Nir Paldi, co-artistic director of Ad Infinitum, talks about three projects working with older people.
You have three projects at the moment that focus on older people, what’s inspired this focus?
I’ve been thinking about how we care for our elders ever since my four grandparents started reaching the final stages of their lives. It didn’t just ‘happen’, instead it was a very complex process. It was fraught with emotions and different opinions – from my grandparents, my parents who took care of them, other family members, myself – about what the best thing to do would be, and how could we best take care of them as they reach the autumn of their lives? Would it be best to move closer to them so we can visit regularly? To have them move in with my parents? To move them into a care home that allowed for independent living but also transitioned to more dependent care if they were to deteriorate? Have professional care for them at home? The discussions were painful and difficult for all involved. And I keep feeling that there isn’t a good solution for this. How can you make the last part of our lives a meaningful and enjoyable experience?
When the pandemic struck last year and we began to learn about the vulnerabilities in our elderly care system, it made me think very seriously about the provisions we have in place, whether they are good enough, the people who go above and beyond, and also the many incidences of neglect…it feels like something we could all benefit from thinking about more. And the system itself, after the last 11 years of austerity and funding cuts doesn’t feel like it’s fit for purpose. So inspiration for The Long Lie (TLL) (working title) really grew out of these thoughts and experiences…
Your podcast Home from Home has just completed a second series, where did it start?
We have always rigorously researched every Ad Infinitum production, and along with that, woven into the creative process, is a way of engaging with our audiences, communities and artists outside of, but alongside the productions we make. This happens in many different ways – workshops, gathering stories, teaming up with academics, commissioning lectures, and so much more. Over the last 14 years the research and the engagement work has become not only integral to the way we make theatre, but also much more closely linked. We make work collaboratively: devising theatre with many great minds in our rehearsal room – everyone has a voice, so it felt natural to us to make space for other artists to go on journeys of their own to explore themes that the company is examining – and that their work could feed into and contribute to forthcoming productions.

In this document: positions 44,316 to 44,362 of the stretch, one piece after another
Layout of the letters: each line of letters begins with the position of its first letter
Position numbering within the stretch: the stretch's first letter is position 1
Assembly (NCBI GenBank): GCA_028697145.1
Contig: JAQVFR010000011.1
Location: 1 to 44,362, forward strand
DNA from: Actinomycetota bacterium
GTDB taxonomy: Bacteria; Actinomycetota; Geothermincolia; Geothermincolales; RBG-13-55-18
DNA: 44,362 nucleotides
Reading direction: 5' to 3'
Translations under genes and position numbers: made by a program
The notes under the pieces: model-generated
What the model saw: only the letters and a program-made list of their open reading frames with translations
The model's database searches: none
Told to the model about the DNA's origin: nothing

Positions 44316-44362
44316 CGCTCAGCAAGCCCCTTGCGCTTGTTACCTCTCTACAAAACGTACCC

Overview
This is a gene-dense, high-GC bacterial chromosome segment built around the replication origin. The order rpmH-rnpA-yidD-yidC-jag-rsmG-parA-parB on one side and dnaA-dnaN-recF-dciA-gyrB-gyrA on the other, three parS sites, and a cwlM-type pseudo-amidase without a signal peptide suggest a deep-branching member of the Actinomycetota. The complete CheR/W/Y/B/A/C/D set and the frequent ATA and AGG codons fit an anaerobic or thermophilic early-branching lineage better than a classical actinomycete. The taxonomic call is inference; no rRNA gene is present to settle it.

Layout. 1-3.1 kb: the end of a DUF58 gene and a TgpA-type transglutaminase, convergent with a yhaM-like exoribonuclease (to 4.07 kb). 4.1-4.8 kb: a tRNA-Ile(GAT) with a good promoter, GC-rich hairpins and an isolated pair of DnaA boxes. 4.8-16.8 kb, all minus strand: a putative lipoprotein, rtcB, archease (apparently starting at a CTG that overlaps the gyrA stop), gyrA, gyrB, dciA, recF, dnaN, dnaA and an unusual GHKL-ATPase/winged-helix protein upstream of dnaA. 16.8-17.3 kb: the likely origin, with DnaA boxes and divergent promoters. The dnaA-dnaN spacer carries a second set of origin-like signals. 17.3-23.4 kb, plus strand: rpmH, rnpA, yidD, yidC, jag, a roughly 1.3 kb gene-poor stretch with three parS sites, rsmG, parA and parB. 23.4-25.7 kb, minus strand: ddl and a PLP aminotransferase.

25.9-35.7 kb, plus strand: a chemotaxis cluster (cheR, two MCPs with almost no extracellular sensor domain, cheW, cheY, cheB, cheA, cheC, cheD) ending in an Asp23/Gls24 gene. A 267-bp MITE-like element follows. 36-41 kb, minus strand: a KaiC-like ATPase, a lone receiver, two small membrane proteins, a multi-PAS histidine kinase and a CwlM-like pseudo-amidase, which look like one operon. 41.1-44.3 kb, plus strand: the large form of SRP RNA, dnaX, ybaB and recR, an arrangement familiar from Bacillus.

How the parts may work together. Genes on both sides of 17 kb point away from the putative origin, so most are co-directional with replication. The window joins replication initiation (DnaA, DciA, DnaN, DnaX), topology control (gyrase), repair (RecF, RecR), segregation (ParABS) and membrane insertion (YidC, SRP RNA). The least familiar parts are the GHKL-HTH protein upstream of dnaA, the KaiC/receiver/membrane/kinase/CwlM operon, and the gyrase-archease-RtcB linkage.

With Covid-19 bringing the theatre industry to a halt, we also wanted to find new ways to support our network of amazing freelance artists. For a time, working digitally felt like the only way we could guarantee work could go ahead and be shared – so we threw ourselves into short film making, podcasts, visual arts – and commissioned artists new and well-known to AI during the last year. The results were really exciting. One beautiful outcome was our new podcast series – Home from Home: Journeys into Elderly Care. Produced by Keziah Wenham-Kenyon, Season 2 takes a closer look into care, from perspectives that are underrepresented and intersections that require more compassion-led, people-focused support than traditional forms of care are currently providing. Episode 1 explores experiences of older people in the Caribbean community, Episode 2 looks at the LGBTQ+ experience, and Episode 3 focuses on alternative models of care for people living with dementia. You can listen to the podcast on our website here.